In all of these scenarios in which the past controls the present, the whole of one’s life is transformed. It is not just at work when people feel the crushing effects of debt, or when they must work at home to meet near impossible company demands. All of one’s decisions are effected. All aspects of life are potentially relevant in portion to the difficulty of the demands the past makes.

An admittedly bleak picture, Tanner turns toward possibility for its disruption. She touches upon the method of Michel Foucault who looked to the past to find alternative regimes so as to challenge the inevitability of the present order. In that way, alternative forms of temporal subjectivity could be brought in to challenge finance dominated capitalism.

“I’ll propose that certain Christian ways of structuring the temporal dimensions of human subjectivity stand out by not merely differing, but by being the greatest possible contrast to” capitalism’s subjectivity creation. In Christianity, the past is something to be repudiated, one is to be a new person. Discontinuities break the hold of the past on the present and future. The past is sometimes of value in Christian accounts, such as those that stress a salvific return to a prior more perfect state of existence (e.g. return to the garden). In that model, who one was, is who one should become again. Tanner thinks this is especially dominant in theological traditions influenced by Platonism. Even in this model of returning to the past, there is a discontinuity of time. She also highlights the features of temporal relation in Gnosticism and Manicheanism.

In her view, the passage between states of existence is not smooth, but in Christianity it is understood similar to a birth and death by, for example participating in Christ’s death and resurrection through baptism. Our entrance into God’s own life is brought about by God’s initiative. Sin, in the past, cannot contribute to resurrection here.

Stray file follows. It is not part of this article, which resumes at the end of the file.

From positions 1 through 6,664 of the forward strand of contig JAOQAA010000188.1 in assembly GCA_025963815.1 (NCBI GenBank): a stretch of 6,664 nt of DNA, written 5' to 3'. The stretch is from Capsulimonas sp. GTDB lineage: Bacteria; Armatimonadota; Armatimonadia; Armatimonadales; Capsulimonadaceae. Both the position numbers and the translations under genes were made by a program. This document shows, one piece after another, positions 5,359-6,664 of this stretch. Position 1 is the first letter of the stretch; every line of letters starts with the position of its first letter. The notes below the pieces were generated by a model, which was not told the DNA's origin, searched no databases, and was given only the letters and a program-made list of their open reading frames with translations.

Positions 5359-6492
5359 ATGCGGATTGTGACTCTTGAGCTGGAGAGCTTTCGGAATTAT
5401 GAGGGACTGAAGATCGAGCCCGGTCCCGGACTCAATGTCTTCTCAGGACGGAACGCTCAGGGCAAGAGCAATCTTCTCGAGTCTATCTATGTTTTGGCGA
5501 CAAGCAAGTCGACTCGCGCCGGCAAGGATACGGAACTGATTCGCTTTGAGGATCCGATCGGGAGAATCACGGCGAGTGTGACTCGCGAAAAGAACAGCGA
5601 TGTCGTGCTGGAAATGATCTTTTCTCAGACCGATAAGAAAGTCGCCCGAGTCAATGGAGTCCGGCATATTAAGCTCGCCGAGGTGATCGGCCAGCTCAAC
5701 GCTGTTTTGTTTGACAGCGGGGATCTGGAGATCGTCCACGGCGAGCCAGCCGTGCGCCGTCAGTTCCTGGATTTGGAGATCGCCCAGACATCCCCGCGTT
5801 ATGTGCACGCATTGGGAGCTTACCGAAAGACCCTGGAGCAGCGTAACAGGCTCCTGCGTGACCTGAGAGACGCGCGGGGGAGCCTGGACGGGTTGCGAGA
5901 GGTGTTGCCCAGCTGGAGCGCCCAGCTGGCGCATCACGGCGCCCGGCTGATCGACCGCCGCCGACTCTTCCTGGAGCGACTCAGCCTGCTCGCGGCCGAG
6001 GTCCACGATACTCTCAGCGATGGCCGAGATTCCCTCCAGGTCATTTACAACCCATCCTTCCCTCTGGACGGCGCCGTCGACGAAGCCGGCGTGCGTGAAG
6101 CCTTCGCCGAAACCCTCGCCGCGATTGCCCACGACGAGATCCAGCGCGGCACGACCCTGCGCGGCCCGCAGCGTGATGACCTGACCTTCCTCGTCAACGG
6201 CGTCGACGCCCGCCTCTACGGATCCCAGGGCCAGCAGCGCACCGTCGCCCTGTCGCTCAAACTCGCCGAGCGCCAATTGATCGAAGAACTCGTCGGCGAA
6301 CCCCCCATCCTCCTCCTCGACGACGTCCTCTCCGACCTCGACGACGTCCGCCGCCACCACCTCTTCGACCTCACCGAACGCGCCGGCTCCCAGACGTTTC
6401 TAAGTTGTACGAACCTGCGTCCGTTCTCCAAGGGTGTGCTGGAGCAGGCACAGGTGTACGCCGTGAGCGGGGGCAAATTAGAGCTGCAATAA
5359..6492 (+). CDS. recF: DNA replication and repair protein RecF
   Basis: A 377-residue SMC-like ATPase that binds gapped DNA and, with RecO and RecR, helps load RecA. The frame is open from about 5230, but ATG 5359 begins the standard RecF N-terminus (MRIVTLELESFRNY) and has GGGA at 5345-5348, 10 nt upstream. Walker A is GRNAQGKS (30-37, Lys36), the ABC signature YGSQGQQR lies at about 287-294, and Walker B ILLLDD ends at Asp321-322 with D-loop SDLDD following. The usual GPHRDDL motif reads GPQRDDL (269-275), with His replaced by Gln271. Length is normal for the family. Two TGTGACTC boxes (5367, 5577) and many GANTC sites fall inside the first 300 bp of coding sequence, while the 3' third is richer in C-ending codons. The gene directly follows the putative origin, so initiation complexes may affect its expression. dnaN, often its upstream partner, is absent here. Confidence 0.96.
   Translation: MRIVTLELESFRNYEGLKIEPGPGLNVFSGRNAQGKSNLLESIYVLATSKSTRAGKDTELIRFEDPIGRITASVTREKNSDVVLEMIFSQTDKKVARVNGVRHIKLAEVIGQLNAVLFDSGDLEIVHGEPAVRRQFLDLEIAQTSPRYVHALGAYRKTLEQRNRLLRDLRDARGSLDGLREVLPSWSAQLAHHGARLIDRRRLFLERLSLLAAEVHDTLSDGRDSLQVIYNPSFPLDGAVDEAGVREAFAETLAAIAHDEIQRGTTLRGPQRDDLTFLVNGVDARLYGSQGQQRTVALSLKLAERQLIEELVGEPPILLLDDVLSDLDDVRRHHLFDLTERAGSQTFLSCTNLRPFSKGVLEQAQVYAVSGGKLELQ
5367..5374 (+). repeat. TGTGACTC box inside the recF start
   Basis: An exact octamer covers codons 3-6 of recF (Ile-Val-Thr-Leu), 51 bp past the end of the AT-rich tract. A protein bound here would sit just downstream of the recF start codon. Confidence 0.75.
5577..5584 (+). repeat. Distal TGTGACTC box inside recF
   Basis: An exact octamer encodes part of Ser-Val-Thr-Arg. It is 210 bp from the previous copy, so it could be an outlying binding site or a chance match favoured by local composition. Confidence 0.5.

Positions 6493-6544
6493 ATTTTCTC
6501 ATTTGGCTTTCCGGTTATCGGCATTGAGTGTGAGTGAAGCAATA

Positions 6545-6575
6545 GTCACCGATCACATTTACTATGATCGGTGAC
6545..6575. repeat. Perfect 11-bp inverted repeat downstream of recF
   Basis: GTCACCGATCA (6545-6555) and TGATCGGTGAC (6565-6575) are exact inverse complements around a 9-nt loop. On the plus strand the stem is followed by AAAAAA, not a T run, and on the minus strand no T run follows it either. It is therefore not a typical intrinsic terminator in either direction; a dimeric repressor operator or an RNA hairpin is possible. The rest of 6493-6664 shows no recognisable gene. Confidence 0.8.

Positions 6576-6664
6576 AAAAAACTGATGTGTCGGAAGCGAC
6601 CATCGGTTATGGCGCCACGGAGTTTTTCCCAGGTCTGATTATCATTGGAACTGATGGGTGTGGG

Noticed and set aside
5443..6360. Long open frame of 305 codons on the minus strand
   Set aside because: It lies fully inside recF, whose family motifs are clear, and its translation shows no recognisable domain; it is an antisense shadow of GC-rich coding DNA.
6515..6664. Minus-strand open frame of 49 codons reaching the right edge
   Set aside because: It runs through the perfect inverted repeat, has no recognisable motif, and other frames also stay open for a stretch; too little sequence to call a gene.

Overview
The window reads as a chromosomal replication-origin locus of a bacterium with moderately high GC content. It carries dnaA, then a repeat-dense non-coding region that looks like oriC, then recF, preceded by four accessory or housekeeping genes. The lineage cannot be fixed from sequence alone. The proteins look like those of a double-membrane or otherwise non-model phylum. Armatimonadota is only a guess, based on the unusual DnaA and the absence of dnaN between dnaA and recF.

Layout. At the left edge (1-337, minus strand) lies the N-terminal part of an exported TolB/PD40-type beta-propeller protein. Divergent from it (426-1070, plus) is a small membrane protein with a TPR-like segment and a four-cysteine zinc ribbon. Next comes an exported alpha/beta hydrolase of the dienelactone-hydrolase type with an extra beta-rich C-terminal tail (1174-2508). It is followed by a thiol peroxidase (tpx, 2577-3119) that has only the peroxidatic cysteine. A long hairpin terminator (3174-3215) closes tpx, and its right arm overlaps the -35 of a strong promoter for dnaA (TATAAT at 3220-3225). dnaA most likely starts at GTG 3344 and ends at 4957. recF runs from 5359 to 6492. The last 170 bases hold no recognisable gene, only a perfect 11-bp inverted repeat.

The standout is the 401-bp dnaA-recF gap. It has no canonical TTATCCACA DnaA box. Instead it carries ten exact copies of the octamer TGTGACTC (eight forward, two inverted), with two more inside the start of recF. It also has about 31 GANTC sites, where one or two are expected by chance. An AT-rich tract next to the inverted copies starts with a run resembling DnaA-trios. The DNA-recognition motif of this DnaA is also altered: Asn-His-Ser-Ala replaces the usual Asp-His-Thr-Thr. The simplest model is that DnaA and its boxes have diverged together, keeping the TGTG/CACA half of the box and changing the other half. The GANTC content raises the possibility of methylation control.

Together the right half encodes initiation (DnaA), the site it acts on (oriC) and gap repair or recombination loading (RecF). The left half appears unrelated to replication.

In other models, there is a release or cancellation of debt. It is impossible to pay through one’s own efforts. Sin, has often been viewed as debt, and it is like a debt-slavery or bondage from which one cannot get free from. The transition out of this state, in Christian terms, is abrupt. There is no gradual repayment, Christ once and for all pays or cancels one’s debt.

In addition, Christian interpretations of personal narrative can work against capitalism. The past is not the basis of the future. God’s agency interjects and one can make sense of the past only after the fact of conversion (e.g. Augustine’s Confessions). The past does not have to strictly anticipate the future. She thinks this is similar to Christian typological understandings of the Old Testament. One can only see Christ in them from the point of view of Christ, not on their own terms. She does, however, want to avoid radically supercessionist readings that give no meaning to the OT in itself. The New Testament also only makes sense in light of knowing the Old. She cites the example of understanding Christ as bread from heaven. The later meaning is partly derived from the significance of past events. God, bridges the gap though, and there is a radical interjection between past and present.